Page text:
Marvin Ellison isn’t lacking ideas on how department stores can be revived.
As the J.C. Penney chief executive officer sees it, department stores have to get wise to the “accelerating” casualization of America, consumers shopping closer-to-need year-round, the opportunity to provide new kinds of services, and the importance of omnichannel initiatives. And of course, store closings should be part of the agenda in many cases.
Asked how department stores can be fixed, Ellison replied: “The conventional wisdom that the apparel issue is driven by what’s happening with e-commerce is not true. It’s part of it, but the bigger part, specifically in the U.S., is the massive shift with how consumers are dressing and shopping. Consumers are buying closer to the occasion. If it’s Mother’s Day, Easter, Father’s Day or even Christmas, they’re buying closer to the occasion.”
On the casualization of America, Ellison said, “From traditional department store retailers, consumers want more newness and relevant trend and a higher degree of casualization,” versatile enough to go from work to play. “That is one of the key reasons why fast-fashion and off-price are winning. It’s about relevant trend, more newness. Retailers have to create more newness and give customers more reasons to come back more often.”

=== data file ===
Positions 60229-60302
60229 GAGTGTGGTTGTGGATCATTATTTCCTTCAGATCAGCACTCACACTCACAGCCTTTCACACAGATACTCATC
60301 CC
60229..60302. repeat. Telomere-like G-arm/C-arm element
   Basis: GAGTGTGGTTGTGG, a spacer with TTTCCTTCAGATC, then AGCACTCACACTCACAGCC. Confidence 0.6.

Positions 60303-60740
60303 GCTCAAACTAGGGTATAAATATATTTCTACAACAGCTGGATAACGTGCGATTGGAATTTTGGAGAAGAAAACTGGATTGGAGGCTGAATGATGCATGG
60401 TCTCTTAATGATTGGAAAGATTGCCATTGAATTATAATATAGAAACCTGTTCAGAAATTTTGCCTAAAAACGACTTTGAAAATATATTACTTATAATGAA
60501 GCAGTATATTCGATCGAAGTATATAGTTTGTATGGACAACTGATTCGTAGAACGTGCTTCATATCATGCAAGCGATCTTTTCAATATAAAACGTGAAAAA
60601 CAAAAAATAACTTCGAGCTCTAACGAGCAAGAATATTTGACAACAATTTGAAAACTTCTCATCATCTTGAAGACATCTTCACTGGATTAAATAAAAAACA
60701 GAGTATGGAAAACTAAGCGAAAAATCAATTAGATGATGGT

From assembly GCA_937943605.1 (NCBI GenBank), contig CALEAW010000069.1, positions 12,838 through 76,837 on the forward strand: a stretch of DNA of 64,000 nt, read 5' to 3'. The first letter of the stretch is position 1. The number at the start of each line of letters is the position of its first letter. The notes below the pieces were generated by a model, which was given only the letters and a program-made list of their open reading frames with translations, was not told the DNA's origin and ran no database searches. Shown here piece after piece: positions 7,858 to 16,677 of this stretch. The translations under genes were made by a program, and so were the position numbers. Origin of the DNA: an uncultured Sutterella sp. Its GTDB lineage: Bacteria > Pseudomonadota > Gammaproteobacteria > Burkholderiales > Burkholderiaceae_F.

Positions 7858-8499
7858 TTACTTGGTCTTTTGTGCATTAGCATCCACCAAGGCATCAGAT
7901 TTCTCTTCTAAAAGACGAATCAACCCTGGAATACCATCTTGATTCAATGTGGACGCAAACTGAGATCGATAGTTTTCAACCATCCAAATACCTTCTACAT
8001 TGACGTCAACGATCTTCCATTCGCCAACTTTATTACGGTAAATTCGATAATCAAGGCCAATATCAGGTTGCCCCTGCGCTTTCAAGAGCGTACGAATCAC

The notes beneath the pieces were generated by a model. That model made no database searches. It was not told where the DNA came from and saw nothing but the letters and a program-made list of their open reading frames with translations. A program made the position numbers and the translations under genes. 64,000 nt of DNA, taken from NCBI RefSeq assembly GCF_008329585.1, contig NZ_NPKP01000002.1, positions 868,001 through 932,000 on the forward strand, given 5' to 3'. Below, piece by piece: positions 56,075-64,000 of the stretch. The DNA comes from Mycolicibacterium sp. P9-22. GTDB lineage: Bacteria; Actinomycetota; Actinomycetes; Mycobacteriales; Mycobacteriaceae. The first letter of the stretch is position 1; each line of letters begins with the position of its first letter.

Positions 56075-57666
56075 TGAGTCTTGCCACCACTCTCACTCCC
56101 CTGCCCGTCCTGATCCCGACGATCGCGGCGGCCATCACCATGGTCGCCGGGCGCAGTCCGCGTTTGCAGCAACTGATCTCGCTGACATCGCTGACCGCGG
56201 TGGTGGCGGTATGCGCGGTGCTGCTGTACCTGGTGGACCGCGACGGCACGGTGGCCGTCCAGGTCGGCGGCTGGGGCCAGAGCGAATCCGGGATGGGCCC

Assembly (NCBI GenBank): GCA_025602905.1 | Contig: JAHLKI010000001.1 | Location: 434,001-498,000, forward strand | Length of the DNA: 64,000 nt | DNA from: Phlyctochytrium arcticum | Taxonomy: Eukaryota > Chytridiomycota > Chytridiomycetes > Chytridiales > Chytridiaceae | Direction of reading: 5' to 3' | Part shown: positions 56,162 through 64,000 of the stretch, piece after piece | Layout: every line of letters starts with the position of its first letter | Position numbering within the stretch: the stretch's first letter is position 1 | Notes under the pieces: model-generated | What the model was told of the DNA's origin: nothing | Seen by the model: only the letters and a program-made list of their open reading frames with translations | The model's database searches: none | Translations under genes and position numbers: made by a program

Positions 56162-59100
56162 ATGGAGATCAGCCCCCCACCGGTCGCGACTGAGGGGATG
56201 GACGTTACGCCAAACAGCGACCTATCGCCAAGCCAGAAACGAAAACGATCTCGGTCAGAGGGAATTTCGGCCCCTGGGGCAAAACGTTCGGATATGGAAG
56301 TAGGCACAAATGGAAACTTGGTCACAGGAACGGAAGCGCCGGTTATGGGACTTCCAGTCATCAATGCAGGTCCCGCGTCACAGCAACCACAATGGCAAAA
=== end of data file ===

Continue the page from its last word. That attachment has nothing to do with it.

Regarding America’s overstored retail landscape, “What is happening today, including the 138 stores that J.C. Penney is closing, is a rationalization of the fact that we have too many stores. When I was in the home improvement space we concluded in 2008 that we and the industry were overstored and the leadership made a strategic decision to start to drive productivity in existing locations. No other retail segment identified that as effectively.”
Ellison also advised advancing omnichannel services and operations. “The challenge is there is limited capacity to deliver and fulfill online product at the rate that online is growing,” Ellison said. “You have UPS, Fed Ex and the U.S. Postal Service delivering e-commerce product. For argument’s sake, if e-commerce doubles in the next few years, there is no capacity for them to double their ability to deliver the stuff. They just can’t do it. The modernization of that enterprise has been lacking for quite a while. Retail companies that do the best job of combining their e-commerce platform with their ability to provide pick-up-in-store and ship-from-store are going to be the winners.”
Ellison also advised that as e-commerce and omnichannel evolve in the retail equation, “You create services like Sephora inside J.C. Penney, salon services, services where customers will get some level of consultation, like in window treatments, water softeners, major appliances, furniture. We are piloting a simple smart home system in partnership with Samsung,” testing some small shops in stores selling simple devices, like a camera monitor on doorbells, and programming music or lights from a smart phone. “We have a predominant female customer and one of their key concerns is safety and security.”